In the following paper (pages 122-23), Erdős asks if there is a constant $c > 0$ such that every subset $A$ of plane of area more than $c$ contains the vertices of a triangle of unit area.

Is this still open? Has anyone discovered interesting lower bounds for $c$?

As a "motivational" puzzle you can show that if $c = \infty$ then $A$ contains vertices of triangles of all possible areas.

Addendum: Monroe has suggested looking at outer measure: First note that there is a subset of plane of full outer measure avoiding vertices of unit area triangles. Why? Just use transfinite induction to construct a unit area triangle free set X which meets every compact positive area subset of plane. This is doable because at any stage we just need to avoid less than continuum many "heights" corresponding to the base lengths that we have accumulated by that stage. Similarly for category. But what about the following variation?

Question: Let X be a bounded subset of plane. Must there exist a full outer measure subset Y of X that avoids vertices of triangles of unit area? Of course the answer is yes under CH or MA, but does this hold in ZFC?

To illustrate why this could be hard, let me state a related problem of P. Komjath.

Question: Let X be a bounded subset of plane. Must there exist a full outer measure subset Y of X that avoids rational distances? Can we even avoid unit distance?

There are uncountably many variations on these but they all currently seem very hard to me.

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    $\begingroup$ Does it matter whether $A$ is measurable? Is there a counterexample of $A$ with outer measure $\infty$ and inner measure 0? $\endgroup$ – Monroe Eskew Jul 24 '15 at 22:13
  • $\begingroup$ Hi Monroe, it does, although your questions leads to some really interesting questions. I will edit to explain. $\endgroup$ – Ashutosh Jul 24 '15 at 22:46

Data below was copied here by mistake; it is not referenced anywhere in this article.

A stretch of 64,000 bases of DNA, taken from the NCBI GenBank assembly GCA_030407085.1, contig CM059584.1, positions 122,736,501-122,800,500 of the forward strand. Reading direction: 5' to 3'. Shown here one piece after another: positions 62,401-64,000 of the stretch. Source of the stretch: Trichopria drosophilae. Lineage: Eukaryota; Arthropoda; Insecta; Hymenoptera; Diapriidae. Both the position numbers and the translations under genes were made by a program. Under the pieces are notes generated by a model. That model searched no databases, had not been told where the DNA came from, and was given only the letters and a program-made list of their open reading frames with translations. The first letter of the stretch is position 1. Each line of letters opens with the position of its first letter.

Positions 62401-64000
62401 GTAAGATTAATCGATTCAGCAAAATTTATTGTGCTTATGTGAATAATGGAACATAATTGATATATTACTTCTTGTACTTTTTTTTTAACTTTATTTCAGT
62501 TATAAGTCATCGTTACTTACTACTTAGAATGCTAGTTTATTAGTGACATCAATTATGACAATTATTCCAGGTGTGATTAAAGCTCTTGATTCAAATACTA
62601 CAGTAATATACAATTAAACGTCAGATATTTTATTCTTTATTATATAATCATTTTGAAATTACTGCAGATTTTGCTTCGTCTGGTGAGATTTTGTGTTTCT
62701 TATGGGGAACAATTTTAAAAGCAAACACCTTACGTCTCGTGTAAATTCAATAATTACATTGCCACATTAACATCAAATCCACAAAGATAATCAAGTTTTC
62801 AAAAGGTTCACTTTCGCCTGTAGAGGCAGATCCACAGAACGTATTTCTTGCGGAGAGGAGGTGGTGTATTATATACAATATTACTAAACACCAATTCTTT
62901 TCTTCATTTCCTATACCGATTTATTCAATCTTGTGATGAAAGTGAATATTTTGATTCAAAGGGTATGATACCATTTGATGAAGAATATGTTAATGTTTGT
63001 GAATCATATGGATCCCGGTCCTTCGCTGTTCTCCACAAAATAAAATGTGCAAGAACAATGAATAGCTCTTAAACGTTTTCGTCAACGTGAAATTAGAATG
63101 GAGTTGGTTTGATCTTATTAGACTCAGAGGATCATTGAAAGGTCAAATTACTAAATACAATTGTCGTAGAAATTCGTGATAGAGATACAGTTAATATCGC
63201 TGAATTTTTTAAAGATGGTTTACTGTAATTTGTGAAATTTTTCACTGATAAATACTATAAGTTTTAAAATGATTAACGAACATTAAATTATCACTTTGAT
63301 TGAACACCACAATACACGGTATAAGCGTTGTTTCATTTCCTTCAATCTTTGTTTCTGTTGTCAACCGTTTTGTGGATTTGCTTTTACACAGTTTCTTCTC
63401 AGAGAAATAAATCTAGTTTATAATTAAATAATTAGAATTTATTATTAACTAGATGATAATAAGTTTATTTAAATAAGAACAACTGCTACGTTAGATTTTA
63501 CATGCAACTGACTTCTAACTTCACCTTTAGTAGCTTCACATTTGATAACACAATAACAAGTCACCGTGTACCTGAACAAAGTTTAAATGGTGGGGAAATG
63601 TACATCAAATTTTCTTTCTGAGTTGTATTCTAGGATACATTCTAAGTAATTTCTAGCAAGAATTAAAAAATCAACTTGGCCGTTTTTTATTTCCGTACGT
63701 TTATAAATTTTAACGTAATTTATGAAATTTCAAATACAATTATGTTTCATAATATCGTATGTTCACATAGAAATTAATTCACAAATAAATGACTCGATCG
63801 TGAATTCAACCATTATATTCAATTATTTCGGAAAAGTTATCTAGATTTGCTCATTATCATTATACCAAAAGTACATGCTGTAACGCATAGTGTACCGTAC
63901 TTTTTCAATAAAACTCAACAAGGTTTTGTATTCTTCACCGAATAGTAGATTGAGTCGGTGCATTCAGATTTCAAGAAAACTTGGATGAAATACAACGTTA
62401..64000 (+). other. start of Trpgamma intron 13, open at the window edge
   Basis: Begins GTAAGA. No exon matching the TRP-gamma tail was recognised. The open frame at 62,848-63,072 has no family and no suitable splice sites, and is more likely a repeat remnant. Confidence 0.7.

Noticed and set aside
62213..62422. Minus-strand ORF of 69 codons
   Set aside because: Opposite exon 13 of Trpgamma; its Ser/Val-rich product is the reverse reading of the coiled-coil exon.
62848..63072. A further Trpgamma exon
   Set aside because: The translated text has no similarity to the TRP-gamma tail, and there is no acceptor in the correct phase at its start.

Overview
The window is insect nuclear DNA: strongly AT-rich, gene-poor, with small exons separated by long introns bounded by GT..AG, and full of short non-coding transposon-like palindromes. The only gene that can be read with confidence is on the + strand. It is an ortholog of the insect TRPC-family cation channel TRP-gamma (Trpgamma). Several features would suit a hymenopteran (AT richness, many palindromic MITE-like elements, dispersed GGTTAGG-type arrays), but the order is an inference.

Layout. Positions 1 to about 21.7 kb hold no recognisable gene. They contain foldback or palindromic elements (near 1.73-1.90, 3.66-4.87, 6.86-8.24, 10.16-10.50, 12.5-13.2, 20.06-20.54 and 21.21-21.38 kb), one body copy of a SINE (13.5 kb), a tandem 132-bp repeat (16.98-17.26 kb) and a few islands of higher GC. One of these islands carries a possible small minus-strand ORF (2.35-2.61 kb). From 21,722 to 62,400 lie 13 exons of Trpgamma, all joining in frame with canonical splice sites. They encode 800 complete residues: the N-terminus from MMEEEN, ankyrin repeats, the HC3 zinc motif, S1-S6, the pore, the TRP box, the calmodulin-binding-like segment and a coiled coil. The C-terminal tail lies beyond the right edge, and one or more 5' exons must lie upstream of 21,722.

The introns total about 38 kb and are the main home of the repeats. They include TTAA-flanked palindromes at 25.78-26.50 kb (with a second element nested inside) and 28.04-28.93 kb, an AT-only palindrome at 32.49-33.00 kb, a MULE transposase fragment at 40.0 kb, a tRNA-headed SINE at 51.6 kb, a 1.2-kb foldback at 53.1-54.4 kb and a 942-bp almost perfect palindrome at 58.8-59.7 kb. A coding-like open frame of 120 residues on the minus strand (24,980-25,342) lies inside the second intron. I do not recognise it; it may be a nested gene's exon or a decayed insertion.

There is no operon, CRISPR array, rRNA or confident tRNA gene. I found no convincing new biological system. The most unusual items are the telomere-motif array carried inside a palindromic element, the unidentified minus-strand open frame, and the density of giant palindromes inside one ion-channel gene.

• $\begingroup$ @MonroeEskew I may need to verify the details but I am pretty sure a Bernstein set in the plane would work (hmm, with MA perhaps). Use that given any two points $A,B$, there are exactly two lines such that triangle $ABC$ has area $1$ iff $C$ is on one of these two lines. So given any perfect plane non-null set and any $<\mathfrak c$ (where $\mathfrak c=2^{\aleph_0}$) many points, we could remove all lines determined, as above, by pairs of these points ... we might need MA to conclude that the union of all these $<\mathfrak c$ many lines has measure $0$, to be able to carry on the construction. $\endgroup$ – Mirko Jul 24 '15 at 22:55
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    $\begingroup$ @Mirko, I think we can argue as follows. Suppose $A$ has positive measure and is the union of $< \frak c$ many lines. By Fubini's theorem there must be a positive subset $B$ of the $X$-axis such that for all $x \in B$, the vertical slice $A_x$ has positive linear measure. Choose such $x$ such that the vertical line $L_x$ at $x$ is not among the original lines. Then there is $y$ on $L_x \cap A$ that is not on any of the original lines, contradiction. $\endgroup$ – Monroe Eskew Jul 25 '15 at 0:17
  • $\begingroup$ @MonroeEskew Thank you! I suspected that taking the union of lines (and not just any null-sets) might help avoid the use of MA, but didn't think of the details till after I read your message. $\endgroup$ – Mirko Jul 25 '15 at 1:38

According to Daniel R. Mauldin, Some Problems and Ideas of Erdős in Analysis and Geometry. Erdős Centennial 25 (2013): 365-376. this is still open. At least it was still open in 2013. In this chapter it is also stated that we can assume that $A=A_1\cup\cdots\cup A_n$ where the $A_i$ are compact convex sets, and that the statement is true if $n\leqslant 3$, while $n=4$ is the smallest open case.

  • $\begingroup$ Thanks! I cannot access this right now but I will look at it tomorrow. $\endgroup$ – Ashutosh Jul 24 '15 at 22:59
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    $\begingroup$ one place where Dan Mauldin's article could be accessed is his web page math.unt.edu/~mauldin/papers.htm (perhaps the version there is not official, but I doubt this matters, scroll down to paper number 153). $\endgroup$ – Mirko Jul 24 '15 at 23:02

The review by Marton Elekes of a slightly more recent paper, G Pantsulaia and N Rusiashvili, On a certain version of the Erdos problem, Georgian Int. J. Sci. Technol. 6 (2014), no. 3, 257-264, MR3236619, confirms that the question is still open.

Pantsulaia has another paper on the topic, On maximal plane sets containing only the vertices of a triangle with area less than one, Georgian Int. J. Sci. Technol. 6 (2014), no. 2, 113-117, MR3235996.


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